32. Haccius, Justin. 2009. Coercion to conversion: Push and pull pressures on custom land in Vanuatu. Jastis Blong Evriwan 3(1): 2.Google Scholar
  33. Harvey, David. 2006. Space as a key word. In David Harvey: A critical reader, ed. Noel Castree and Derek Gregory, 279. Oxford: Blackwell.Google Scholar
  34. Harvey, David. 2009. Social justice and the city. Georgia: University of Georgia Press.Google Scholar
  35. Jivan, Vedna, and Christine Forster. 2007. Translating CEDAW into law, United Nations Development Program, Suva: Pacific Centre 2007.Google Scholar
  36. Johns, Fleur, Richard Joyce, and Sundhya Pajuha. 2011. Introduction. In Events: The force of international law, ed. Fleur Johns, Joyce Richard, and Sundhya Pajuha, 1–16. New York: Routledge.Google Scholar
  37. Keenan, Sarah. 2010. Subversive property: Reshaping malleable spaces of belonging. Social and Legal Studies 19: 423–439.CrossRefGoogle Scholar
  38. Kelsall, Michelle Staggs, and Shanee Stepakoff. 2007. When we wanted to talk about rape: Silencing sexual violence at the Special Court for Sierra Leone. International Journal of Transitional Justice 1(3): 355–374.CrossRefGoogle Scholar
  39. Koskenniemi, Martti. 2007. The fate of public international law: Between technique and politics. Modern Law Review 70: 1–30.CrossRefGoogle Scholar
  40. Lefebvre, Henri. 1991. The production of space. Oxford: Blackwell.Google Scholar
  41. Lunnay, Chris, Jim Fingleton, Michael Mangawa, Edward Nalyal, and Joel Simo. 2007. Vanuatu review of national land legislation, policy and land administration. Canberra: AusAid.Google Scholar
  42. Manji, Ambreena. 2003a. Remortgaging women’s lives: The World Bank’s land policy in Africa. Feminist Legal Studies 11: 139–162.CrossRefGoogle Scholar
  43. Manji, Ambreena. 2003b. Commodifying land, fetishising law: Women’s struggles to claim land rights in Uganda. Australian Feminist Law Journal 19: 81–92.Google Scholar
  44. Massey, Doreen. 1994. Space, place and gender. Cambridge: Polity Press.Google Scholar
  45. Massey, Doreen. 2005. For space. London: Sage.Google Scholar
  46. McAuslan, Patrick. 2007. Law and the poor: The case of Dar es Salaam. In Law and the city, ed. Philippopoulos-Mihalopoulos, Andreas. Routledge-Cavendish, Oxon.Google Scholar
  47. Moss, Pamela, and Karen Falconer Al-Hindi (eds.). 2008. Feminisms in geography: Rethinking space, place and knowledges. Plymouth: Rowman and Littlefield Publishers.Google Scholar
  48. Naffine, Ngaire (ed.). 2002. Gender and justice. Aldershot: Ashgate.Google Scholar
  49. Pajuha, Sundhya. 2007. Rights as Regulation: The integration of development and human rights. In The intersection of rights and regulation: New directions in socio-legal scholarship, ed. Bronwen Morgan, 167–193. Aldershot: Ashgate.Google Scholar
  50. Patterson, Don. 2001. Some thoughts about customary land. Journal of South Pacific Law 5: 5–7.Google Scholar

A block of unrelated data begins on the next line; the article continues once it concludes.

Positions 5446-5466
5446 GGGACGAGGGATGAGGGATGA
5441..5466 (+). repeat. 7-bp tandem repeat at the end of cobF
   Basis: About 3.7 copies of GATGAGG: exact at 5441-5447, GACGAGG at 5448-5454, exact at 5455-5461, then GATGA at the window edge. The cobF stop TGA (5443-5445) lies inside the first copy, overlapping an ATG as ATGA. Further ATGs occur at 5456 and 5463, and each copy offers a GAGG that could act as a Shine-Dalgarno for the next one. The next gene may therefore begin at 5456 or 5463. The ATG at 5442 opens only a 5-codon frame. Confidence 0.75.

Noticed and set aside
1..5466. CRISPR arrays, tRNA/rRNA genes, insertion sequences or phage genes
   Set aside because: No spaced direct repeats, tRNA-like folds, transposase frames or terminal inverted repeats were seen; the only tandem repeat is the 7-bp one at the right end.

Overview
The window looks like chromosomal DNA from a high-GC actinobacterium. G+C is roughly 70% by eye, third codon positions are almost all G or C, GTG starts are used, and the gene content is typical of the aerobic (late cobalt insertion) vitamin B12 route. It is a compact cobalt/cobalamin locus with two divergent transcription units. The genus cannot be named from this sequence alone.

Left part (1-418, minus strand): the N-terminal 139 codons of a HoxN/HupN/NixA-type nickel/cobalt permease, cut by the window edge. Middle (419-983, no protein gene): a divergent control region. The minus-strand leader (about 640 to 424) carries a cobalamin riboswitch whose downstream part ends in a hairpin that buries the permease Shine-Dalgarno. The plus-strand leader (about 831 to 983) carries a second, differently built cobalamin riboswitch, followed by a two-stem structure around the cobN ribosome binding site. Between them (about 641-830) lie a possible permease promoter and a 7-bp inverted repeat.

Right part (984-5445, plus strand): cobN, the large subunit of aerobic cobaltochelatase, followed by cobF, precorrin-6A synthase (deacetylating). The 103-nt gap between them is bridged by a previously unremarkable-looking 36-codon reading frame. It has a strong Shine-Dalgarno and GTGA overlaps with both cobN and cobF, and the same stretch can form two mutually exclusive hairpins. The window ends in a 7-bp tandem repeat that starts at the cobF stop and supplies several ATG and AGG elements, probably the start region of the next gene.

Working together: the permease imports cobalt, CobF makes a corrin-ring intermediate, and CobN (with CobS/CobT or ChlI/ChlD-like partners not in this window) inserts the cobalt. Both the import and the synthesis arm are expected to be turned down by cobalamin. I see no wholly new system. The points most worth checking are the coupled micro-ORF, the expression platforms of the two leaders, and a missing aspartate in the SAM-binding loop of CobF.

51. Pearson, Zoe. 2008. Spaces of international law. Griffith Law Review 17: 489–514.Google Scholar
  52. Philippopoulos-Mihalopoulos, Andreas (ed.). 2007. Law and the city. Oxon: Routledge-Cavendish.Google Scholar
  53. Philippopoulos-Mihalopoulos, Andreas. 2010a. Law’s spatial turn: Geography, justice and a certain fear of space. Law, Culture and the Humanities 7(2): 187–202.CrossRefGoogle Scholar
  54. Philippopoulos-Mihalopoulos, Andreas. 2010b. Spatial justice: Law and the geography of withdrawal. International Journal of Law in Context 6(3): 201–216.CrossRefGoogle Scholar
  55. Philippopoulos-Mihalopoulos, Andreas, and Sharron FitzGerald. 2008. From space immaterial: The invisibility of lawscape. Griffith Law Review 17(2): 348–453.Google Scholar
  56. Razack, Sherene. 1998. Race, space and prostitution: The making of the bourgeois subject. Canadian Journal of Women and the Law 10: 338–376.Google Scholar
  57. Richardson, J., and R. Sandland (eds.). 2000. Feminist perspectives on law and theory. London: Cavendish Press.Google Scholar
  58. Rodman, Margaret. 1987. Masters of tradition: Consequences of customary land tenure in Longana, Vanuatu. Vancouver: University of British Columbia Press.Google Scholar
  59. Santos, Boaventura De Sousa. 1987. ‘Law’ a map of misreadings: Towards a postmodern conception of law. Journal of Law and Society 14(3): 297–302.Google Scholar
  60. Storey, Donovan. 2006. Urbanisation in the Pacific. State, society and governance in Melanesia. Canberra: AusAid.Google Scholar
  61. The World Bank. 2006. Gender and economic growth in Uganda: Unleashing the power of women. By Amanda Ellis, Claire Manuel and Mark Blackden. Washington: The World Bank.Google Scholar
  62. Thornton, Margaret. 1996. Dissonance and distrust: Women in the legal profession. Melbourne: Oxford University Press.Google Scholar
  63. Varley, Ann. 2007. Gender and property formalization: Conventional and alternative approaches. World Development 35(10): 1739–1753.CrossRefGoogle Scholar

Cases

  1. Awop v Lepenmal (2007) VUIC. 2.Google Scholar
  2. Bue Manie and Kenneth Kaltabang v Sato Kilman (1983) Supreme Court Vanuatu Land Case. L5.Google Scholar
  3. Haitong v Tavuli (2007) VUIC 3.Google Scholar
  4. Joli v Joli (2004) VUSU 57.Google Scholar
  5. Noel and others v Toto (1995) VUSC. 3.Google Scholar

Legislation

  1. Constitution of the Republic of Vanuatu. Google Scholar
  2. Land Reform Act 1980 (VU).Google Scholar
  3. Alienated Land Act 1982 (VU).Google Scholar
  4. Land Leases Act 1984 (VU).Google Scholar

International Law

  1. Convention on the Elimination of All Forms of Discrimination Against Women, opened for signature 1 March 1980, 1249 UNTS 13 (entered into force 3 September 1981).Google Scholar
  2. International Covenant on Civil and Political Rights (opened for signature 16 December 1966, entered into force 23 March 1976 and in particular Article 3.Google Scholar
  3. International Covenant on Economic, Social and Cultural Rights (opened for signature 16 December 1966, entered into force 3 January 1976).Google Scholar

Copyright information

© Springer Science+Business Media Dordrecht 2012

Authors and Affiliations

  1. 1.Macquarie Law SchoolMacquarie UniversitySydneyAustralia

Personalised recommendations